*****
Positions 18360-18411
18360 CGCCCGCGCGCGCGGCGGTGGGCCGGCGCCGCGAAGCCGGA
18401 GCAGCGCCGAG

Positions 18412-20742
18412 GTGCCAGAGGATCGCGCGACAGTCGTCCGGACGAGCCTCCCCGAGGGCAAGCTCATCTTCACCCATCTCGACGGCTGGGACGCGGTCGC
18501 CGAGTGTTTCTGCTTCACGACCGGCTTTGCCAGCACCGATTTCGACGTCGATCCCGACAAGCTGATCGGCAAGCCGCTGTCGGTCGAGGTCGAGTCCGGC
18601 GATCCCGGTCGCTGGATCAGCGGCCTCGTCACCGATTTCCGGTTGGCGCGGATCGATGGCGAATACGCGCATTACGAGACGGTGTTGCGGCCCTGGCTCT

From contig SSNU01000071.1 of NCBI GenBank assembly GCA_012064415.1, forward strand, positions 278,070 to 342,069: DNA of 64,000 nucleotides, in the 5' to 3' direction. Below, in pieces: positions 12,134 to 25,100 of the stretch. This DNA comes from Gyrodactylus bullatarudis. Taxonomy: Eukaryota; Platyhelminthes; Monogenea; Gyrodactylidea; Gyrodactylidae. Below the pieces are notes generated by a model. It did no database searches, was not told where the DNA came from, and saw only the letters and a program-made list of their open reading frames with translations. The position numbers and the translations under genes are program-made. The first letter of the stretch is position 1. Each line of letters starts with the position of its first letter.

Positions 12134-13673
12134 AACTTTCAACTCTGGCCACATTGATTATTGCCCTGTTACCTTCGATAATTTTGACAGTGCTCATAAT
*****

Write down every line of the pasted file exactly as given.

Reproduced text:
Positions 18360-18411
18360 CGCCCGCGCGCGCGGCGGTGGGCCGGCGCCGCGAAGCCGGA
18401 GCAGCGCCGAG

Positions 18412-20742
18412 GTGCCAGAGGATCGCGCGACAGTCGTCCGGACGAGCCTCCCCGAGGGCAAGCTCATCTTCACCCATCTCGACGGCTGGGACGCGGTCGC
18501 CGAGTGTTTCTGCTTCACGACCGGCTTTGCCAGCACCGATTTCGACGTCGATCCCGACAAGCTGATCGGCAAGCCGCTGTCGGTCGAGGTCGAGTCCGGC
18601 GATCCCGGTCGCTGGATCAGCGGCCTCGTCACCGATTTCCGGTTGGCGCGGATCGATGGCGAATACGCGCATTACGAGACGGTGTTGCGGCCCTGGCTCT

From contig SSNU01000071.1 of NCBI GenBank assembly GCA_012064415.1, forward strand, positions 278,070 to 342,069: DNA of 64,000 nucleotides, in the 5' to 3' direction. Below, in pieces: positions 12,134 to 25,100 of the stretch. This DNA comes from Gyrodactylus bullatarudis. Taxonomy: Eukaryota; Platyhelminthes; Monogenea; Gyrodactylidea; Gyrodactylidae. Below the pieces are notes generated by a model. It did no database searches, was not told where the DNA came from, and saw only the letters and a program-made list of their open reading frames with translations. The position numbers and the translations under genes are program-made. The first letter of the stretch is position 1. Each line of letters starts with the position of its first letter.

Positions 12134-13673
12134 AACTTTCAACTCTGGCCACATTGATTATTGCCCTGTTACCTTCGATAATTTTGACAGTGCTCATAAT